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US Coast Guard Drug and Alcohol Testing Regulations

27 Mar 2015

… Drug and Alcohol Testing as required by the DOT and the United States Coast Guard …

 

Us Coast Guard Drug and Alcohol Testing Regulations - Synopsis

Introduction

This article will summarize the U.S. Coast Guard requirements for the drug and alcohol testing regulations in Title 46 Code of Federal Regulations (CFR) Parts 4, 5 and 16; 33 CFR part 95 and 46 CFR part 40.  These same regulations are augmented by published policy guidance.

Applicable Regulations:

There are several drug and alcohol testing regulations that apply to marine employers and that a well-informed marine employer will know or be aware of.  These same regulations are equally applicable to C/TPAs that want to provide a credible compliance service to marine employers should have a working knowledge of these same regulations along with published policy guidance.

46 CFR 4.03.2:  Serious Marine Incident

46 CFR 4.06:  Mandatory Chemical Testing Following Serious Marine Incidents Involving Vessels in Commercial Service.

46 CFR 5 Subpart E):  Deposit or Surrender of Coast Guard Credential or Endorsement.

46 CFR 16:  Chemical Testing.

49 CFR 40:  Procedures for Transportation Workplace Drug Testing Programs.

33 CFR 95:  Operating a Vessel While Under the Influence of Alcohol or a Dangerous Drug.

Policy Guidance: On the Internet at:  https://homeport.uscg.mil.  Click on Investigations tab located on the right side of the webpage.  That will take to a link to the drug and alcohol program where the policy guidance is located.

Applicability:

Crewmembers who hold are credentialed working on commercial service vessel are subject to the testing regulations.  Part of this requirements is to determine the crewmembers that have duties that are defined in the Operations definition of 46 CFR part 16.  Each vessel is unique and so an evaluation must be done to determine who and who is not subject to the testing regulations.  With the exception of serious marine incident testing requirements, the regulations contained in Part 16 are not applicable to foreign flag vessels or those vessels that do not require licensed personnel. Examples of vessels where licensed personnel are not required (and therefore these regulations do not apply) are towing vessels under 26 feet in length and commercial fishing industry vessels under 200 gross tons.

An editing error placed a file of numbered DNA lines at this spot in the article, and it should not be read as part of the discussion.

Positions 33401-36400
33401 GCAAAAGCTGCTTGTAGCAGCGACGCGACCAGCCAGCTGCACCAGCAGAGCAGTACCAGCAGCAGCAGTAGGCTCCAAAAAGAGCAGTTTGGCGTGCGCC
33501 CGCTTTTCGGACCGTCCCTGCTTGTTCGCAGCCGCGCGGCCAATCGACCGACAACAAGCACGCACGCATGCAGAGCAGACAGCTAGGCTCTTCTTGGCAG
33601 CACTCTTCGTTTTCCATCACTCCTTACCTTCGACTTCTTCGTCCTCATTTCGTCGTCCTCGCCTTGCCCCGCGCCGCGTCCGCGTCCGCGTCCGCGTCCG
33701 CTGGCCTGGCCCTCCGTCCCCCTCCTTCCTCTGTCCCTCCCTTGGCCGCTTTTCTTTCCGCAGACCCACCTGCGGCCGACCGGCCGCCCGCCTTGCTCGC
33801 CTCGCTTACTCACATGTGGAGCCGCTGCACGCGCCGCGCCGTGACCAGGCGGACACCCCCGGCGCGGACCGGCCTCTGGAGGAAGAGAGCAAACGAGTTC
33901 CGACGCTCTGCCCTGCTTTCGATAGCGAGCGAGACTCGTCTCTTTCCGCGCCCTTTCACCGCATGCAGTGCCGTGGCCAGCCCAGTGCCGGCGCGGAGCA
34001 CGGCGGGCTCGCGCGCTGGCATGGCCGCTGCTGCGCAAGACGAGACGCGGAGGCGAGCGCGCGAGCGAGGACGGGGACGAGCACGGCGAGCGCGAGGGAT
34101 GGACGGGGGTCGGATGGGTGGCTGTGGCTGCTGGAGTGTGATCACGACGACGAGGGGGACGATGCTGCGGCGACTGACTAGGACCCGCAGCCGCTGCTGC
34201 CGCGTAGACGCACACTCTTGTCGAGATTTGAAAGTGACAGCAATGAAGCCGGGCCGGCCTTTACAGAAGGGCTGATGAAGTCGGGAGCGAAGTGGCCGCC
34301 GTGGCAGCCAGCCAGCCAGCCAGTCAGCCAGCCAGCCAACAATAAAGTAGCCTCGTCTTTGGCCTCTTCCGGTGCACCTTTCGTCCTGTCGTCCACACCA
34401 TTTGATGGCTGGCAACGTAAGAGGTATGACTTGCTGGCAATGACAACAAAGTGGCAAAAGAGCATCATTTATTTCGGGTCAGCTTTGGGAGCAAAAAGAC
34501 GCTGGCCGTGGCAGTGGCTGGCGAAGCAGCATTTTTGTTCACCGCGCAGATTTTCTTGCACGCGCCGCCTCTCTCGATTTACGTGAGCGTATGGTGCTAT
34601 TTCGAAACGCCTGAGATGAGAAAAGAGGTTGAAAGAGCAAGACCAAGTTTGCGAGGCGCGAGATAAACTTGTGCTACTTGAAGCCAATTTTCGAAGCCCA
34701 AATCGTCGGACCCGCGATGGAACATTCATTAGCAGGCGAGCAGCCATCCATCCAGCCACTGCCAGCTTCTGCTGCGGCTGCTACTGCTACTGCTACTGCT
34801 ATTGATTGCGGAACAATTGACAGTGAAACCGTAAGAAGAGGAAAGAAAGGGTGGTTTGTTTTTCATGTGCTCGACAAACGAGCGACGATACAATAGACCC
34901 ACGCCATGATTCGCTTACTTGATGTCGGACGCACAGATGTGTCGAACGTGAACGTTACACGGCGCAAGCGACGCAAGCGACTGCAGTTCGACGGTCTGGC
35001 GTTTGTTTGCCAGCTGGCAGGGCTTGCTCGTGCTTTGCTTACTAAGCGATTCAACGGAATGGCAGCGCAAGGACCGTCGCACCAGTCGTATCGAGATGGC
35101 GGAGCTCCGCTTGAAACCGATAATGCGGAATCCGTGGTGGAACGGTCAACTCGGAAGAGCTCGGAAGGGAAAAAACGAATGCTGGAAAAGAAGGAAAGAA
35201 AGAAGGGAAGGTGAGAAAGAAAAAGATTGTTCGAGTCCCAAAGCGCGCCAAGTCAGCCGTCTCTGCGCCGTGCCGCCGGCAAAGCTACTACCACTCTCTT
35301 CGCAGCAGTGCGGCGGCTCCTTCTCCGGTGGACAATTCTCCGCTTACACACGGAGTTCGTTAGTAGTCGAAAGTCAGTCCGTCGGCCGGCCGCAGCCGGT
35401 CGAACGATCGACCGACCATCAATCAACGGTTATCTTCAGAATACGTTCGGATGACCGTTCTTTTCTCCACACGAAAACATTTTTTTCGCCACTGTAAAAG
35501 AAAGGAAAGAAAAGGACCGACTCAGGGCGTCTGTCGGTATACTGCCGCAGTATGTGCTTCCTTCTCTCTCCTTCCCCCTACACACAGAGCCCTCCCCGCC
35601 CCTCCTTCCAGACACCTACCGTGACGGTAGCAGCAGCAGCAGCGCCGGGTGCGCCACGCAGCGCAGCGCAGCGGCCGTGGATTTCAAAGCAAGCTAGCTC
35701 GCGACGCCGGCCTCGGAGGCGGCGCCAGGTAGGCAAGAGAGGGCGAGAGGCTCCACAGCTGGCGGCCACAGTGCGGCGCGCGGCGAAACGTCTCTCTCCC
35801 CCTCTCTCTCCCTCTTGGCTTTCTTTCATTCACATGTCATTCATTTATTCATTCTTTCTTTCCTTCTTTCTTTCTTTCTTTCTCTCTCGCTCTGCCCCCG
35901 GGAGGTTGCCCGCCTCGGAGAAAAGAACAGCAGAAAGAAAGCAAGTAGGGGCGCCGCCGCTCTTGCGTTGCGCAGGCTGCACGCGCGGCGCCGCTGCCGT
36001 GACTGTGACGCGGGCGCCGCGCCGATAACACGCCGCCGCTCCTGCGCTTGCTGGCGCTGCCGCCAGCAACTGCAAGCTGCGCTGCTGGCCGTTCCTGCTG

Testing Methodology:

DOT testing is only allowed for the five specific drugs or drug classes identified in 49 CFR part 40.85.  Testing for drugs is conducted using urine samples collected in accordance with 49 CFR part 40.  Testing for alcohol in the marine industry may be conducted using breath, oral fluid or blood.  If blood is tested, only a qualified medical person may collect it.  Breath or saliva or oral fluid specimens testing may be done by anyone trained to conduct such tests. The Coast Guard does not mandate the use of Evidential Breath Testing devices.  

The procedures identified in 49 CFR 40 will be utilized for all drug tests including the collection and handling of split specimens.

Urine samples collected in order to meet the requirements of the Coast Guard rules may not be tested for any other drugs.  If an employer wants to test for other drugs, samples must be collected and processed separately from samples used for DOT tests.

The regulations require five types of testing:

Pre-employment: A crewmember must pass a drug test before an employer may employ him/her. A prospective crewmember who submits a urine sample cannot be employed until a negative test result is confirmed.

Periodic: Periodic tests are the responsibility of the individual mariner, not the marine employer, for transactions involving licenses, CORs, or MMDs.

Random: An employer must conduct random drug testing of certain crewmembers at an annual rate of not less than 25%.